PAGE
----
https://www.stuff.co.n​z …ld-evidencebased-response (external link)

I personally agree with you and considering the large uncertainties, I am more in favor of being on the cautious side. Nevertheless, the jury is still out and only hindsight will show which path really was better. Slowing down the infection rate does not make the disease disappear and all the countries with lock-downs still have this problem to solve. Let's hope that a vaccine or effective treatment will be found in fast.


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soeren
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Post edited 10 months ago by soeren. (2 edits in all)
     
Apr 22, 2020 01:53 |  #2411

SkedAddled wrote in post #19050952 (external link)
And this is precisely what the anti-vaxxers and public protesters have failed to understand
and accept. By putting themselves in the public needlessly, they may be either carrying the virus
to others around them, or carrying it back home to their families and friends. They could, potentially,
be spreading the virus to their own families and beloved friends, many of whom may perish
due to their brazen disregard. Even themselves.

The people who so strongly attest their rights of choice are disregarding others' rights of choice
by simply mingling with others. It's no longer about freedom of individual liberties,
it's now about how your choices may ultimately mean the demise of your own family
and friends and the people they interact with.

For the time being there is no vaccine against Covid19 and it can take any time up to 18 month or maybe even more to get there. Take in to consideration that for the majority the symptoms are not that bad but for some they are severe and for some they are fatal. Combine this with the high infectiousness of the Corona virus and you get the meltdown of the Healthcare system. This virus is not wiping out humanity though its also not totally harmless for all and I understand the feeling of the individuals who fear for their lives of mourn over lost loved ones. At some point though choices have to be made and we have to realise we can't save everybody.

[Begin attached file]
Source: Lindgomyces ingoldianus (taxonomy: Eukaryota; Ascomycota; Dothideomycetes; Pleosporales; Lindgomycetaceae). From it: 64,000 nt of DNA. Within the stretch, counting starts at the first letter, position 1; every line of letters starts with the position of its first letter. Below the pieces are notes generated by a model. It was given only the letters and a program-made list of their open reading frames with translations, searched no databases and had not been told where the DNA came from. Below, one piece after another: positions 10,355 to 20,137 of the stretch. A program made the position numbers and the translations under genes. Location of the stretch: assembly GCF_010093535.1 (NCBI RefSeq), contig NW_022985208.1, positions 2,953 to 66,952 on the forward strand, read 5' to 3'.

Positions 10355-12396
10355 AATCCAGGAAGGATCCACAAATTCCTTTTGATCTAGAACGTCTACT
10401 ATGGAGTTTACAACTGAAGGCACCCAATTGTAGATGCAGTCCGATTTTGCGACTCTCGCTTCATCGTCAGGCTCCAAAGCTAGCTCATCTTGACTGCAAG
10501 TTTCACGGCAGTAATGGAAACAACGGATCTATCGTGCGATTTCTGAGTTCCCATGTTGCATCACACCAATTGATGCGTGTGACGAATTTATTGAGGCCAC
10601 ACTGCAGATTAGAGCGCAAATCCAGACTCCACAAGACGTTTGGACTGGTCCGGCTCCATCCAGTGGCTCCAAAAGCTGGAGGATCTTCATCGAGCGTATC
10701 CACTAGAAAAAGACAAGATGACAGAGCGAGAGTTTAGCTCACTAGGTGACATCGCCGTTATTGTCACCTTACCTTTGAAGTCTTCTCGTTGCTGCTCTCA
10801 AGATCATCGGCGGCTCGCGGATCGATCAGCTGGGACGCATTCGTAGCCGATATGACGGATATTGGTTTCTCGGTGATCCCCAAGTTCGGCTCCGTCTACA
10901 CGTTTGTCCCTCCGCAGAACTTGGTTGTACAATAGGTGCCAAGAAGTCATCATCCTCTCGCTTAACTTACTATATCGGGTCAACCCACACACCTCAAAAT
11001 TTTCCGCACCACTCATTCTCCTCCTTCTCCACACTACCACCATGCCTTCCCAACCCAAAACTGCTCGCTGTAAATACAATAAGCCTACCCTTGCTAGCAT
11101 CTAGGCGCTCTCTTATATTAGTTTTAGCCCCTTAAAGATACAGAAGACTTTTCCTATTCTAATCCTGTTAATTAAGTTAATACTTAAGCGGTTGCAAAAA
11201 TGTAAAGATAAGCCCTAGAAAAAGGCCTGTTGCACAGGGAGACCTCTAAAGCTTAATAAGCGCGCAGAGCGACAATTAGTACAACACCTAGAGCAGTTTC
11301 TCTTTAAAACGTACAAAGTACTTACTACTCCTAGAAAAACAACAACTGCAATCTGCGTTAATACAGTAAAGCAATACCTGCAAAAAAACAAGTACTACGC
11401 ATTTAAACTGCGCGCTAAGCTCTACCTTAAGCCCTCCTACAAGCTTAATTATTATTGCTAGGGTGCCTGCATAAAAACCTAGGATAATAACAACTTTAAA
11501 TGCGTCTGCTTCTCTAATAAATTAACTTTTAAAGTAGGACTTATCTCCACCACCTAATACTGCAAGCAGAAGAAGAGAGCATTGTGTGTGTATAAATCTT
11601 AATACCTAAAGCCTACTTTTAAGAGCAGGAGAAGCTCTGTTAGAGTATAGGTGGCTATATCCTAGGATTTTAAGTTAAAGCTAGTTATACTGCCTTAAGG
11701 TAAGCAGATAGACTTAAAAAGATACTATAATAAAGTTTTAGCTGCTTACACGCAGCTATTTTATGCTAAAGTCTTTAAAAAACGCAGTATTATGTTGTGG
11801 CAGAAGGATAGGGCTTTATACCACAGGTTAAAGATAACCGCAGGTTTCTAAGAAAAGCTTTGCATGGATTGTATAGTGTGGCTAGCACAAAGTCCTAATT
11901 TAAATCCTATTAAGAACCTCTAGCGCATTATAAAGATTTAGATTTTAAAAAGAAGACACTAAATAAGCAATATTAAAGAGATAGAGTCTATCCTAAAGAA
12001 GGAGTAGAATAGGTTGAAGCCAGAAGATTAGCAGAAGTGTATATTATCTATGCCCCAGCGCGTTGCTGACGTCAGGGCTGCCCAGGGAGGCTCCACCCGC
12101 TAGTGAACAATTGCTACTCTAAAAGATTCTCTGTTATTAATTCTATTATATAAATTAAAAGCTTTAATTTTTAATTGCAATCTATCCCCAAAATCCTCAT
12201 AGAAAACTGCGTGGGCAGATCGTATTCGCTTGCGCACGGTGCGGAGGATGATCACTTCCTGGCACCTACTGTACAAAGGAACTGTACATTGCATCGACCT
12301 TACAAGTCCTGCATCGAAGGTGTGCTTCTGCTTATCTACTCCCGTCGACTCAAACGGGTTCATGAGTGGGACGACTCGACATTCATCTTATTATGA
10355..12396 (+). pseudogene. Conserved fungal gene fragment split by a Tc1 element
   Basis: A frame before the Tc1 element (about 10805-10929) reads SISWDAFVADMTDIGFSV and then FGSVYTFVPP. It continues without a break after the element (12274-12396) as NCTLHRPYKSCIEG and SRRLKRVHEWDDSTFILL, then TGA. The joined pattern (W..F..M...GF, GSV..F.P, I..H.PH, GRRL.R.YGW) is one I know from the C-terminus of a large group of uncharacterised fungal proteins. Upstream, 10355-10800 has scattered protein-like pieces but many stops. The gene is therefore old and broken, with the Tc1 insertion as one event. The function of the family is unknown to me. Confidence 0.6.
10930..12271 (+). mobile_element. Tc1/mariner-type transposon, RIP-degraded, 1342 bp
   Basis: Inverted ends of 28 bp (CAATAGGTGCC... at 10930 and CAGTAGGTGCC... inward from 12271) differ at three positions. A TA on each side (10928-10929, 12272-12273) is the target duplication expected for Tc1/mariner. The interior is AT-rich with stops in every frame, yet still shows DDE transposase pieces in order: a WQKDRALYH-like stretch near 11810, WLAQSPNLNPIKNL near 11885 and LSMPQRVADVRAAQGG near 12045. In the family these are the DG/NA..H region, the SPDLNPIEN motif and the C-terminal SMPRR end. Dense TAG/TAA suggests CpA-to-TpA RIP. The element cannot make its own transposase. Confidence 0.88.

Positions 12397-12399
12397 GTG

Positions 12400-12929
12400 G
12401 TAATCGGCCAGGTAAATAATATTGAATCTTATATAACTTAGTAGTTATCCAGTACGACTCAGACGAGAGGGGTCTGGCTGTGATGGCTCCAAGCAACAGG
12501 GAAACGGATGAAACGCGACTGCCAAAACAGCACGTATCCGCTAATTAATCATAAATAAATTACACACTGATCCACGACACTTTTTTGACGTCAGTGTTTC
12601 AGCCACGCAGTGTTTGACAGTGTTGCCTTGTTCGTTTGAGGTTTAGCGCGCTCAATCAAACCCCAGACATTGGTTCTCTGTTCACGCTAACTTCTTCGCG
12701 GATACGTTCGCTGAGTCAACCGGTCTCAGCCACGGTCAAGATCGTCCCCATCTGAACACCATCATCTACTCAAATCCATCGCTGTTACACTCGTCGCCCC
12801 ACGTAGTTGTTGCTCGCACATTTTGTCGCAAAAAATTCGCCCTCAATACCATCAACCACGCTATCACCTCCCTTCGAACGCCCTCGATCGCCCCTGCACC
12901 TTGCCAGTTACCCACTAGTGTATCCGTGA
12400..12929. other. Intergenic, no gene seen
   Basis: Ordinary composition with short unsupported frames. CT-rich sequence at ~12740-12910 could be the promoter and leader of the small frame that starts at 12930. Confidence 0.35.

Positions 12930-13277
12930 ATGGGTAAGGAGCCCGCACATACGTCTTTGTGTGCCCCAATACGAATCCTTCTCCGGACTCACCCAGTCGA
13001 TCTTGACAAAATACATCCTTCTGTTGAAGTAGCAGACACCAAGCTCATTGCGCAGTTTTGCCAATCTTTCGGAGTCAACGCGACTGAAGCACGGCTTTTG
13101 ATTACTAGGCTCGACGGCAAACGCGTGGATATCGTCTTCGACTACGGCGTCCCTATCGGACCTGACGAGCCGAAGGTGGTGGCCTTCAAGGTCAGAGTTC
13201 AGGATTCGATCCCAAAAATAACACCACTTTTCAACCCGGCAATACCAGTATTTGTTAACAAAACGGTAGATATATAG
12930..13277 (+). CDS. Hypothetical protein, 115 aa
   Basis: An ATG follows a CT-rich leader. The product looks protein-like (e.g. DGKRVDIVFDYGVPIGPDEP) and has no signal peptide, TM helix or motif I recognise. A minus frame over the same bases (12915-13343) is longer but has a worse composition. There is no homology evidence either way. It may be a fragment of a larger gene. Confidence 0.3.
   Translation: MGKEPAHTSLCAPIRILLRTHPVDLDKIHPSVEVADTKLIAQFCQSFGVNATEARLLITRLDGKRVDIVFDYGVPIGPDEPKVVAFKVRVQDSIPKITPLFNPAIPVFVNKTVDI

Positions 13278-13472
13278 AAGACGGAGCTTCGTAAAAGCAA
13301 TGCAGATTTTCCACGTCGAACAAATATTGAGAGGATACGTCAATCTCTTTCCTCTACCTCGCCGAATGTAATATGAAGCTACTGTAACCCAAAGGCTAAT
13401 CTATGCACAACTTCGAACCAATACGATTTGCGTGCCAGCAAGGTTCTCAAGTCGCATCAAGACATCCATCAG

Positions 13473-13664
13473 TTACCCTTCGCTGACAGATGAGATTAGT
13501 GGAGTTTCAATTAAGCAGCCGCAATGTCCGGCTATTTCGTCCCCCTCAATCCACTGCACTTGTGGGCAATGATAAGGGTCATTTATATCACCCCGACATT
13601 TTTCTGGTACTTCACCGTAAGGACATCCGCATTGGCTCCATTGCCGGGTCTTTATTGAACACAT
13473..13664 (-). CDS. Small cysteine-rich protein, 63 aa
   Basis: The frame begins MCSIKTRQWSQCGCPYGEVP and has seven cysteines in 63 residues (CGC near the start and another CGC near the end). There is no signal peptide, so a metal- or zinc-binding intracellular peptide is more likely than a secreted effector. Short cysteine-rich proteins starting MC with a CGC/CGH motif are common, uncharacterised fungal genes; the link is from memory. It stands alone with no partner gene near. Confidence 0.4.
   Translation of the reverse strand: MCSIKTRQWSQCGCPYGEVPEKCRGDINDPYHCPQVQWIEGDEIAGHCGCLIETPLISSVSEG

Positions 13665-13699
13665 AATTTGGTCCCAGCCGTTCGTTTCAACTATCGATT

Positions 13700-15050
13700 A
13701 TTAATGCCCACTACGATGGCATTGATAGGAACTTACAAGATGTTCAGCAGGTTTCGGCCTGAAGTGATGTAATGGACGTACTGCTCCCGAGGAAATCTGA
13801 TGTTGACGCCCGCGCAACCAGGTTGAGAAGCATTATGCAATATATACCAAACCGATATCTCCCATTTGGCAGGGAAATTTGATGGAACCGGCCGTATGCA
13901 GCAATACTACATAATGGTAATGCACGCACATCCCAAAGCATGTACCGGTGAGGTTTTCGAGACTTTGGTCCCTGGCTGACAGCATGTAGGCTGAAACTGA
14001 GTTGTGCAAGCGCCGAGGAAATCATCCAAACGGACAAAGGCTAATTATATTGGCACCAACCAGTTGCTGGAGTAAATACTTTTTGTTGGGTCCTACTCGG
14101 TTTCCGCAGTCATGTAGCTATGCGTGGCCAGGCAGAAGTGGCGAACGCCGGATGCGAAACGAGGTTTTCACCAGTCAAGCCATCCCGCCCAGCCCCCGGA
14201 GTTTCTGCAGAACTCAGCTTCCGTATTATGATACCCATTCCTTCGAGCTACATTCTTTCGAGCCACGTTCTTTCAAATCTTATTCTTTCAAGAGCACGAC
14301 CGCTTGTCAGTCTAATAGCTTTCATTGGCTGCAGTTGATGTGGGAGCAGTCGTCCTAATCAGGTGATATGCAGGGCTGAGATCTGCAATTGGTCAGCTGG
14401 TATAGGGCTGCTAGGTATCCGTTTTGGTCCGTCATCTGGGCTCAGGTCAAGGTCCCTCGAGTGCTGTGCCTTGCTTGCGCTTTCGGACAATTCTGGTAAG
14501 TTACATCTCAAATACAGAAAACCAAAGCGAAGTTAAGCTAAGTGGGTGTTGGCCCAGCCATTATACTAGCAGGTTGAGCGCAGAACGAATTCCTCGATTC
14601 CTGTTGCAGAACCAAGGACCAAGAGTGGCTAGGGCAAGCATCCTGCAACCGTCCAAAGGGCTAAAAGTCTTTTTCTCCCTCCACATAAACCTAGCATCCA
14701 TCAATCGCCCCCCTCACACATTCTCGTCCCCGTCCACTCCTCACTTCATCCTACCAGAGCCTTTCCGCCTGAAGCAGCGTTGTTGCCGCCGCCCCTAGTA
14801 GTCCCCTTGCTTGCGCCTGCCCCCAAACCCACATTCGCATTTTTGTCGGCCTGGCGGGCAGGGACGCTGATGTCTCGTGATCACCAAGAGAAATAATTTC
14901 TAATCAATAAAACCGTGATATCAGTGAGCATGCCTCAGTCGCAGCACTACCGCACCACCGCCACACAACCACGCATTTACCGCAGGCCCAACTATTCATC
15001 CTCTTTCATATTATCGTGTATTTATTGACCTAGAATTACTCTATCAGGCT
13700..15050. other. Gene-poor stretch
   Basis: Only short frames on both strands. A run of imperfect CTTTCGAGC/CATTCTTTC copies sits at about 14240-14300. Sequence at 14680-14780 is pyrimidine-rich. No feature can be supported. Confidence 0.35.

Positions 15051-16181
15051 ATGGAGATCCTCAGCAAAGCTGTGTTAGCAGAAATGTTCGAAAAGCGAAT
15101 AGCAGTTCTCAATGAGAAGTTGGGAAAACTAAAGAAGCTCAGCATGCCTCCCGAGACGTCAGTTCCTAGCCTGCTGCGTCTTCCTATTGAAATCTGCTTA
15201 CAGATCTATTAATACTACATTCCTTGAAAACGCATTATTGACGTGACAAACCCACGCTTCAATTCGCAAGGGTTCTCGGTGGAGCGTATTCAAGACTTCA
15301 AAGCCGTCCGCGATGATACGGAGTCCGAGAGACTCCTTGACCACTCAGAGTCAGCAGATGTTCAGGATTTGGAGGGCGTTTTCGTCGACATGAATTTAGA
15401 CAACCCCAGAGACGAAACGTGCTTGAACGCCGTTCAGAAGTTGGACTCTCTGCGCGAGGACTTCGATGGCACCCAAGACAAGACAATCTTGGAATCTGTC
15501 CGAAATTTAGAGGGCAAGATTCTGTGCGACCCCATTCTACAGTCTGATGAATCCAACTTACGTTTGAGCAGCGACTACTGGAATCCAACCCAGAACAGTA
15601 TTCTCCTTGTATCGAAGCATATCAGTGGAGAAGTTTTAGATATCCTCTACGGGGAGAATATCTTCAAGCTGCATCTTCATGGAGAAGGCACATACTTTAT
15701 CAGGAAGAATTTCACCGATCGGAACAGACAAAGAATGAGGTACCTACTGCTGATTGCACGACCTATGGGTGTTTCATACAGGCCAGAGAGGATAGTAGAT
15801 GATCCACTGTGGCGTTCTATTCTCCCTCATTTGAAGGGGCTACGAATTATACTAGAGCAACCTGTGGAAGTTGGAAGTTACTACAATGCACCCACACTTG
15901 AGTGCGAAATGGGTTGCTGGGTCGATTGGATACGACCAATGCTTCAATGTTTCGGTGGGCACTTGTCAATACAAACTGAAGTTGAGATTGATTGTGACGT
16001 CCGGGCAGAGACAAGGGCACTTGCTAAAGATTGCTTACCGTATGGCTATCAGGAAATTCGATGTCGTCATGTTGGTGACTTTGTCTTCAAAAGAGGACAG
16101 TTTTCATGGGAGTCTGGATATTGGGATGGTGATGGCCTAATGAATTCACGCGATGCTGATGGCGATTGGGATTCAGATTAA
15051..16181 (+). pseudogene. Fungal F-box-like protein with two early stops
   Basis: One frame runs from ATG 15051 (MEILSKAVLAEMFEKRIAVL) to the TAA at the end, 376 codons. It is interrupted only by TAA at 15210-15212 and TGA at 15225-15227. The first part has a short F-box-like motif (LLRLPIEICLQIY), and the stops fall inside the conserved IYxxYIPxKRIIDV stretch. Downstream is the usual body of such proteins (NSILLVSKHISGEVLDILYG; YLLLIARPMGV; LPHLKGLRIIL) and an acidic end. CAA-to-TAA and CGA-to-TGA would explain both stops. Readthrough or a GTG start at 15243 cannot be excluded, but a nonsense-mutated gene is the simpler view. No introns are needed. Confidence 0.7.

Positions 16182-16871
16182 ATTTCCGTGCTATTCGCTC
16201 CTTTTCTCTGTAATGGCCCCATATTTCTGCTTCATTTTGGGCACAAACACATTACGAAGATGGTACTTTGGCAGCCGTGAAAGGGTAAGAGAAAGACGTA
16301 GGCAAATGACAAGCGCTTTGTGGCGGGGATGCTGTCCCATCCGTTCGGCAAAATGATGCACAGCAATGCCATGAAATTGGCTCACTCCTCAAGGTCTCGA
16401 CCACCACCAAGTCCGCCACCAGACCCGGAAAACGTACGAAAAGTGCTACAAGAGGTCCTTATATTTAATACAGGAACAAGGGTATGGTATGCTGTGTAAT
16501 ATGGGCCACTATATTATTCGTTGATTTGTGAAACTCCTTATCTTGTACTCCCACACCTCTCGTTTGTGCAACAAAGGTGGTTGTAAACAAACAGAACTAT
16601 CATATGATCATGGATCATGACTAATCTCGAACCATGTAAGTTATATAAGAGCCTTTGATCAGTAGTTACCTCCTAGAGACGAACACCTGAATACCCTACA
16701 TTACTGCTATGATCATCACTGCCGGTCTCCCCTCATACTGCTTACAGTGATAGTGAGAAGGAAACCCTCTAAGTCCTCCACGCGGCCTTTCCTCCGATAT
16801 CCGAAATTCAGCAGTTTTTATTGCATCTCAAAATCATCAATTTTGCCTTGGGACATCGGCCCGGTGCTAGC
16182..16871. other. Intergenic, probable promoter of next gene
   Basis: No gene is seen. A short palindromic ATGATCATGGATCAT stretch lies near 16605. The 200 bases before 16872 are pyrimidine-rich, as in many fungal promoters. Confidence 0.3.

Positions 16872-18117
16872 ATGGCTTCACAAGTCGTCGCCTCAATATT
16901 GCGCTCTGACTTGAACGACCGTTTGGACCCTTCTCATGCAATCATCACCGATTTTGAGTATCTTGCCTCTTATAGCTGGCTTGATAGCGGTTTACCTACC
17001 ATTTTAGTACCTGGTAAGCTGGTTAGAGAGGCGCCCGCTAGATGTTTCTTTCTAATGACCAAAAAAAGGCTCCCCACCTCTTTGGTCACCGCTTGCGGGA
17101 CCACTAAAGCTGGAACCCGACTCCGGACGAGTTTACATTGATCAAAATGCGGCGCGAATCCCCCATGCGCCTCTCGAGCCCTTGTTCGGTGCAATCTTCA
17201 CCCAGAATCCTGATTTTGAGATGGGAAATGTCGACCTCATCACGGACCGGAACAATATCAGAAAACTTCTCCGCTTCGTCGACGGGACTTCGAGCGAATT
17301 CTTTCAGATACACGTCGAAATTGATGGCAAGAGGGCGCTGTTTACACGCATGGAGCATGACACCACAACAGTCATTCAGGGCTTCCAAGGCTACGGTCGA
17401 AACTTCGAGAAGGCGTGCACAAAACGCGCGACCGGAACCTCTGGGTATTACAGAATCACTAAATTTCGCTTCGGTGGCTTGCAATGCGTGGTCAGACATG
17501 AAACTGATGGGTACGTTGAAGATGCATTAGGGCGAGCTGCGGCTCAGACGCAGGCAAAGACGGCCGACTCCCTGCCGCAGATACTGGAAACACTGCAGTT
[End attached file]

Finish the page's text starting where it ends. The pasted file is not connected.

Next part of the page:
What antivaxxers really fail to understand is that the risks of the decreases for which we have vaccines in general are much higher with much worce consequences than the risks and concequences of the vaccines


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Apr 22, 2020 07:32 |  #2412

DreDaze wrote in post #19050931 (external link)
but all of your state parks, and national parks are closed as well...so what are people really able to access?...ok, south dakota said it was ok, but what if you tried to call up yellowstone, or glacier...both those are closed

It's quite obvious that if those were open they might be swarming with people (since it would be the only/one of the very few place(s) outside they could go), then you'd be back to square one with it being impossible to go safely go there because there would be too many people. Add that to the fact that the park(s) would likely also fill up quickly at capacity and/or lots of people would get turned away, causing an outcry. So no one wins really.

Same idea with your secluded cove. If it was somehow a safe space to go, then it would have to be listed like all other 'safe'/allowable spots, and tons of people would start flocking there, making it unsafe in the process, the moreso since I'm sure there aren't the slightest bit of process to at least try to keep people at least two meters apart.

The thing is, if everyone were to come to the conclusion to do what they wanted to do and to interpret the rules/instructions in the way most convenient to them according to whatever flawed judgement they have, then those instructions would be rendered meaningless. In game theory terms, what you are doing by going to the secluded cove would be called 'defection' (or at least to the best of my recollection that's the technical term).


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Tom ­ Reichner
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Post edited 10 months ago by Tom Reichner.
     
Apr 22, 2020 08:40 |  #2413

DreDaze wrote in post #19050931 (external link)
.
..... but all of your state parks, and national parks are closed as well...so what are people really able to access?
.

Both locally (to me) and nationally, we can access millions upon millions of acres of National Forest lands, which include all of the National Grasslands.

And here in my neck of the woods, we have all of the tribal lands open to individual recreation - about a million and a half acres worth.

Then locally for me there are the PUD river access and recreation areas, including the extensive wetlands where I photograph birds. And of course the big nature area about a half mile downriver from me.